A plea deal without a prison term leaves questions unanswered about disgraced former bankruptcy trustee Robert Steinberg, who admitted to embezzlement.

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TACOMA — A former federal U.S. bankruptcy trustee has pleaded guilty to felony embezzlement in an unusual plea deal that saw him sentenced to less than a day in jail for a crime that carries a 10-year maximum prison sentence.

Making the agreement even more unusual is that 64-year-old Robert Steinberg did not have to take the deal at all. The crime he admitted to occurred in 2002, well beyond a six-year statute of limitations, meaning the government could not have prosecuted him at all without Steinberg’s consent.

The deal required U.S. District Judge Ronald Leighton to agree to the joint sentencing recommendation of “credit for time served,” which consisted of the few hours Friday that Steinberg was fingerprinted and processed as a felon by the U.S. Marshals Service.

Steinberg pleaded guilty and was sentenced in a brief hearing Friday that left a lot of questions unanswered.

Nor did it resolve all of Steinberg’s legal troubles. He’s named in a so-called “qui tam” whistle-blower lawsuit alleging he took illegal kickbacks from real-estate agents for letting them handle bankruptcy-related property transactions and that he sold bankruptcy properties to “straw buyers” who flipped them for a profit, part of which went back to Steinberg.

The government has declined to intervene in the lawsuit and has not prosecuted Steinberg for any of those allegations.

In a qui tam action, an individual sues on behalf of the U.S. government and is allowed to keep a percentage of any damages recovered. The government can intervene, but if it declines, the plaintiffs can carry the lawsuit themselves, then keep a larger portion of damages.

The criminal case against Steinberg began in 2009 when the whistle-blowers — whose 2006 bankruptcy was overseen by Steinberg — took their concerns to the U.S. Office of the Trustee in Seattle, which examined dozens of his cases, one of which led to the criminal case.

The office removed him as a trustee and has declined, through the Executive Office of the Trustee in Washington, D.C., to discuss the findings of its investigation.

No explanation

None of this explains why Steinberg entered the plea deal at all, since the crime he admitted to — writing himself nearly $50,000 in checks from a bankruptcy estate while acting as the court-appointed plan administrator — occurred a decade ago.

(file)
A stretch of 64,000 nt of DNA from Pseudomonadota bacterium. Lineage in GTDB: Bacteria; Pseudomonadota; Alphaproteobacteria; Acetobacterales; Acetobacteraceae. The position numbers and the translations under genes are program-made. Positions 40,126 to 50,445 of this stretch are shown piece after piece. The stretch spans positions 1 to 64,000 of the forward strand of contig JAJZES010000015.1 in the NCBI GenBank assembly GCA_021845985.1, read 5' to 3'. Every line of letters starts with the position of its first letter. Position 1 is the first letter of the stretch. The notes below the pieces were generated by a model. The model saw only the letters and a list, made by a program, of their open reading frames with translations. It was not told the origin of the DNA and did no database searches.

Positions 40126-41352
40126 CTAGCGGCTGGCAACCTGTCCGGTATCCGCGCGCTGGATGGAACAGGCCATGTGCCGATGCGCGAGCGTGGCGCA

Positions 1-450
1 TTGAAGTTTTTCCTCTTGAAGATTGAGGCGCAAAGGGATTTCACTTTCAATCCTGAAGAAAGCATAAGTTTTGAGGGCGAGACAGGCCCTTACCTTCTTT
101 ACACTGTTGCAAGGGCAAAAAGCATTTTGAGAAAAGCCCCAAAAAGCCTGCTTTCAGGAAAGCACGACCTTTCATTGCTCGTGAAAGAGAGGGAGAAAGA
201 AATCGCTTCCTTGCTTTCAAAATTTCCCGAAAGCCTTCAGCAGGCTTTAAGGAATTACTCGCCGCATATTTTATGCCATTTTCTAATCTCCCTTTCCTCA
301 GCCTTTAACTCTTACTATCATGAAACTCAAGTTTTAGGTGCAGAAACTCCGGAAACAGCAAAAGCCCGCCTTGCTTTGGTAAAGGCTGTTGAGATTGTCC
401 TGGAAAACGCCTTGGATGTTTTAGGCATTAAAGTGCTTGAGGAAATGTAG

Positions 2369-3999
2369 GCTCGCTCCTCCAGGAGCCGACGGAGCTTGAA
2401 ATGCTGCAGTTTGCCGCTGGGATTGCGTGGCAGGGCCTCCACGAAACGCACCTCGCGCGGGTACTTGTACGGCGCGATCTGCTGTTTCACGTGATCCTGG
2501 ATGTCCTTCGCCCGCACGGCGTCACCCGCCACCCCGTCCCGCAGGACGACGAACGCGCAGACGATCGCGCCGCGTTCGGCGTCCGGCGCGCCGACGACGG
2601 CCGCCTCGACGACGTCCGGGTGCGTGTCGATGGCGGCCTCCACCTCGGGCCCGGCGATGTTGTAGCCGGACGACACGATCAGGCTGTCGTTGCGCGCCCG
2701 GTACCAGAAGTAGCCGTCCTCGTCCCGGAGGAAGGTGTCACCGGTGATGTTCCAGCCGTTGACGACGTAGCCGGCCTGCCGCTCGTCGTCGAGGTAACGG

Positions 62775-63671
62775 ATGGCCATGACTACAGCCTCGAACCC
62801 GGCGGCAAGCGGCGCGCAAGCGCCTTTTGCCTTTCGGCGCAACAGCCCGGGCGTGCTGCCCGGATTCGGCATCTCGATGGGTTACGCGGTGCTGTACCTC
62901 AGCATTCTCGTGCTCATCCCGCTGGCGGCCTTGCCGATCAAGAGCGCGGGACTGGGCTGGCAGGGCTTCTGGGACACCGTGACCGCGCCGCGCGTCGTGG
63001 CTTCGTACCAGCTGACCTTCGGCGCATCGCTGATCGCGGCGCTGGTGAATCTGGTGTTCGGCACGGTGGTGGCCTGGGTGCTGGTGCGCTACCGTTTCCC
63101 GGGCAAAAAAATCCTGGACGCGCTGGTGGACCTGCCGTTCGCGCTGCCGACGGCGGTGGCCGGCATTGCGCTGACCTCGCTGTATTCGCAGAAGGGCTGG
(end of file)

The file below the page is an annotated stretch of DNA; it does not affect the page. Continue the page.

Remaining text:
Assistant U.S. Attorney Thomas Woods acknowledged Steinberg’s cooperation when he presented the prison-less plea agreement to the court Friday, even as he acknowledged the seriousness of the crime — theft by an appointed officer of the court.

Trustees are appointed by bankruptcy judges to oversee the finances and reorganization — or liquidation — of assets of bankruptcy estates.

“He is willing to make restitution and, more importantly, he waived the statute of limitation and allowed the charges to be brought,” Woods said, in explaining why the court should accept the deal.

Afterward, Woods declined to say how the agreement was reached. Leighton, the judge, said Steinberg “probably doesn’t need a lecture from me. I’m sure he’s heard from his conscience over and over again.”

“Almost every day, you hear about some member of the executive or legislative branch stubbing their toe or some other part of their anatomy,” Leighton said.

“It doesn’t happen very often here” in the judicial branch. “You will carry that burden with you. This has got to be a very painful day.”

Steinberg wrote a check for $51,991.32 in restitution and paid a $3,000 fine.

He declined to comment after the hearing. His attorney, Peter Offenbecher, said only “Judge Leighton was correct.”

The plea did not sit well with the whistle-blowers, Paramajeet and Sunita Malhotra, who continue to litigate their lawsuit even though the U.S. Attorney’s Office has declined to join.

They unsuccessfully attempted to intervene in the criminal case and derail the plea deal.

Prosecutors argued that the Malhotras’ allegations, “no matter how serious or well-founded,” were not part of the conduct that was charged.

Kickbacks alleged

The Malhotras claim that Steinberg had overseen their 2006 bankruptcy, in which he forced them to sell a number of properties. They claim he received kickbacks from the real-estate agents and did not report the income or the conflict to the court.

Documents filed in the case indicate that at least two real-estate agents have acknowledged making unreported payments to Steinberg.

Woods argued that the Malhotras and their attorney, Angelo Calfo, were attempting to influence the U.S. Attorney’s Office to bring charges that would include the allegations they’ve made against Steinberg, “which would give them significant leverage in their civil suit” and potentially mean they would only have to prove damages.

Calfo, a former federal prosecutor, doesn’t deny it. However, with the criminal plea a done deal, Calfo hopes the government will reconsider joining the Malhotras’ case as it proceeds.

It would mean less money for his clients if they prevail, but would lend the resources of the Department of Justice in pursuing the case, he said.

Mike Carter: 206-464-3706 or mcarter@seattletimes.com